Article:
Park City Housing Market Update – October 2021


Park City’s iconic Town Lift and ski bridge to Main Street blanketed in a fresh layer of snow.

As I sit here writing this update and looking out the office window, Park City is coated in a brilliantly white blanket of fresh snowfall and it’s signature deep blue skies. If I didn’t know better, I’d say it looks more like mid-December than mid-October, the only difference being that the lifts aren’t spinning and the resort parking lots are mostly empty. Just a few days ago we were experiencing incredible Fall weather with Aspen groves displaying their most vibrant foliage in perhaps decades before the temperature cooled off and Autumn rain showers turned to winter-like snowfall.

Despite the shift in weather, the Park City real estate market is not cooling off. While there are noticeably less people in town, sales activity remains robust while inventory remains historically low. Last week our Park City Summit Sotheby’s offices pended nearly $75,000,000 in sales volume while closing just shy of $100,000,000 in volume in the same span. These are very robust numbers, especially considering that this is traditionally a relatively slower time in the market.

While the phrase “perception is reality” may be an applicable phrase to daily life and making the best out of ones circumstances, we would shy away from utilizing this moniker in relation to the Park City housing market. Different agents, buyers, and sellers will all have different experiences based on the types of property, the price point, and the location that they are trading in. Seeking advice from agents that consistently work in your location, price bracket, and property type is imperative, and combining that “boots on the ground” perspective along with what the market data and statistics are telling us is more important than ever. Factual numbers keep us all grounded in the reality of the marketplace, and help prevent false narratives from being spun and perspectives from being unintentionally skewed. We’ll look at some market data first, then shift to our personal perspective and experience. Think of it like reading the headline news first, followed by the opinion piece.

Park City Real Estate Market Stats

While the monthly supply of all available inventory on the Wasatch Front (greater Salt Lake Valley) has been steadily increasing from February through August, the Wasatch Back including Park City has seen less of a gain. After seeing a slight uptick in April and May with new listings coming to market in the springtime, inventory has continued to drop, with Park City proper registering less than one months supply of inventory. A sellers market is generally regarded as 0-3 months of inventory, so anything below a month is extremely strong for sellers and means there is very limited inventory for buyers. Average days on market also ticked up slightly in the spring, but has been in an overall decline since then.

Active single family and condo inventory displayed by month in the greater Park City area (84060 & 84098); courtesy of PCBOR

Park City Homes and Condos Below $1,000,000

  • Median sold price decreased 10.7% from August 2021 and decreased by 15.1% from September 2020 to a current price of $541,500. This would be an interesting number to break down by number of bedrooms and single family vs. condo, as my suspicion is these numbers are being skewed by progressively more units selling over the $1,000,000 mark. The overall pricing trend is still on the increase.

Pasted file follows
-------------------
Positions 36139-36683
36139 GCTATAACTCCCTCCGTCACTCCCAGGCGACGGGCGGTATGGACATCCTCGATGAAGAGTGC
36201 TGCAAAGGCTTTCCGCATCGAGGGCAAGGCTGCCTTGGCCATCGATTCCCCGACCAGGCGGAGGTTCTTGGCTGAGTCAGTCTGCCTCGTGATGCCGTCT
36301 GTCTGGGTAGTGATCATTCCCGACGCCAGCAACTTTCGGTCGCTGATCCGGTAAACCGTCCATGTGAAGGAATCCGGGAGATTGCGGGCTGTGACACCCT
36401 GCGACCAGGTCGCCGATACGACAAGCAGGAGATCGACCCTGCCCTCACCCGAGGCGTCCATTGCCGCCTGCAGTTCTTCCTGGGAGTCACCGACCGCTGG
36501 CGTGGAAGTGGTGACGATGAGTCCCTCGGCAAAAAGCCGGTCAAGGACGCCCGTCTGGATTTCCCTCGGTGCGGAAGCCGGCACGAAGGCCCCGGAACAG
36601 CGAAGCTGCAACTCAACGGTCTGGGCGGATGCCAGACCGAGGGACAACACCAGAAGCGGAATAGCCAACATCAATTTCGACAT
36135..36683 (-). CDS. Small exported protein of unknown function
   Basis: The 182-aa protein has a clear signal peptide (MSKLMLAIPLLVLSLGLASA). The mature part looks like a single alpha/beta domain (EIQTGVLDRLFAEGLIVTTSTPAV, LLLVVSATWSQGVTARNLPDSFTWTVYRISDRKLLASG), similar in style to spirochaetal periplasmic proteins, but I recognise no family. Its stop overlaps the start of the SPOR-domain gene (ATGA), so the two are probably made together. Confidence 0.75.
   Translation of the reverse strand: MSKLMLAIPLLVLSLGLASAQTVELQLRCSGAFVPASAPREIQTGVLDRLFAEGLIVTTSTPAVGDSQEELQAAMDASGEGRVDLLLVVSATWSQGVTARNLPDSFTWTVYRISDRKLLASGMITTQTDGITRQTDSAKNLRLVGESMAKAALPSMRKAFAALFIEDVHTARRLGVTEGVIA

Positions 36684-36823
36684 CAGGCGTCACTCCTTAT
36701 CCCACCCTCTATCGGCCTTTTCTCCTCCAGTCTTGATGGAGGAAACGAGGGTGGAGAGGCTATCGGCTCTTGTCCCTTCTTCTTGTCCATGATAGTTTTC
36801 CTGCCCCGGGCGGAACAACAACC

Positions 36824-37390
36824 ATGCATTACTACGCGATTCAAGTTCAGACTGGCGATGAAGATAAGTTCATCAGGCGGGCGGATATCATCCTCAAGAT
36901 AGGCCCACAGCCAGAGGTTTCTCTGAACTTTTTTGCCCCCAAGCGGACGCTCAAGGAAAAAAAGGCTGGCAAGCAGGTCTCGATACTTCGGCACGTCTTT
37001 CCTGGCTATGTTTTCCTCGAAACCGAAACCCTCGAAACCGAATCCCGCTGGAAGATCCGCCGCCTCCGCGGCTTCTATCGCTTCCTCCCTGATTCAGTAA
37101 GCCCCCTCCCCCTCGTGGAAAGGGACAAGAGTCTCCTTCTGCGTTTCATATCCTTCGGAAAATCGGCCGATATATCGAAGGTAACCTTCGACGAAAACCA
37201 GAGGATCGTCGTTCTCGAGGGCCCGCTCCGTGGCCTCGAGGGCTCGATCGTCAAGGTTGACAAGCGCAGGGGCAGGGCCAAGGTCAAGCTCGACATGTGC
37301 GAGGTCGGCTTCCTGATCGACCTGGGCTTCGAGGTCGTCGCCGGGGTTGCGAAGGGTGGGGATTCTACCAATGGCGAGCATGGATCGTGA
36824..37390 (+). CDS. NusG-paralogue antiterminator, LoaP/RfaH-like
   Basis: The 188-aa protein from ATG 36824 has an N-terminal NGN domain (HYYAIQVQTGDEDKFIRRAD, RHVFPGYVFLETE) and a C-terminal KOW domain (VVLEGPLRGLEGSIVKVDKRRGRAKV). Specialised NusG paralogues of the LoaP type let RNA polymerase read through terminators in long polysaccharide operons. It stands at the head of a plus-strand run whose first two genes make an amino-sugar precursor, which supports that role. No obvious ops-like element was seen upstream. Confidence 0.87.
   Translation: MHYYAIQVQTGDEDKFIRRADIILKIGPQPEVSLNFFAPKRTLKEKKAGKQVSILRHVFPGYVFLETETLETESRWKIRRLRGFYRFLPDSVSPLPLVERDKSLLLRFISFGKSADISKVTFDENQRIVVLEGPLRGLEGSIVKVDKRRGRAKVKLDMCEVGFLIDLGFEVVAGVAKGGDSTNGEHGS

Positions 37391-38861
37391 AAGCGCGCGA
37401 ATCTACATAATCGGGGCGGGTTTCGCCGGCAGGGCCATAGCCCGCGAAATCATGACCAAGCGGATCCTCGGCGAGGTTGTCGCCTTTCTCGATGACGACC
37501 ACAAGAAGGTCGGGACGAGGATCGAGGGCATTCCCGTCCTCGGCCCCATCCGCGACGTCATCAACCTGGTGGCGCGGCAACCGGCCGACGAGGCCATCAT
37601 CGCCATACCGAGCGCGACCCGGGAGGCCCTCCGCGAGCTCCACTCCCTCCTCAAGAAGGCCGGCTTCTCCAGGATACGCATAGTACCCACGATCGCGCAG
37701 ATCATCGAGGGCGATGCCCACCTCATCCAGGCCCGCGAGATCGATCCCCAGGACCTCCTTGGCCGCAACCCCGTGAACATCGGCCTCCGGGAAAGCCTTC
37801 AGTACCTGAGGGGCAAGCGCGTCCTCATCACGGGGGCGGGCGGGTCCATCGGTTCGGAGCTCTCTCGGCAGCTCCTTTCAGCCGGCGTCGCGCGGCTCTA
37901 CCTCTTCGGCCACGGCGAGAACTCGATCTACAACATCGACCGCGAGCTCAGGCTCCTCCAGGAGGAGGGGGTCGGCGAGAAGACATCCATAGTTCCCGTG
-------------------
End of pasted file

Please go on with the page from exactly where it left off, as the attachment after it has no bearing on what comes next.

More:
• Median number of days on the market for September decreased again to just 7 days, down from 18 DOM in August 2021, and 20 DOM in September 2020. We continue to hear of new inventory in this price bracket receiving offers before buyers have even seen the property which would add to a further decline in days on market.
  • Active inventory decreased 33.3% from August 2021, and is down a whopping 83.2% from September 2020. For September 2021 there were only 46 active condos and homes on the market under $1,000,000, of which there is currently only 1 single family home.

Park City Homes and Condos Between $1,000,000 and $3,000,000

  • Median sales price ticked down slightly from August 2021 by 1.7%, and is down 5.7% from September 2021 to a current price of $1,565,000
  • Median number of days on the market for September 2021 almost doubled from the previous period, up to 17 DOM from only 9 DOM in August 2021, and down by 39.3% from 28 days on market in September 2020
  • Inventory is down 27.5% from 91 active listings in August 2021, and is down 61.2% from September 2020 a year ago, finishing September 2021 with 66 homes and condos on the market. There are currently 33 single family homes for sale, only 4 of which are located in the 84060 area code.

Park City Homes and Condos Above $3,000,000

  • Median sold price is up 5.0% from August 2021, and is up 6.4% from September 2020 to a current median sold price of $4,750,000. Just for reference, that number in February 2021 was $3,700,000.
  • Median number of days on market for February 2021 are 11 which is down 70.3% from 37 days on market in January 2021, and down substantially by 94.8% from 213 days in February 2020
  • Active inventory continues to drop across the board, with September 2021 registering 81 actives, down 12.9% from August 2021, and decreased by 52.9% from September 2020 a year ago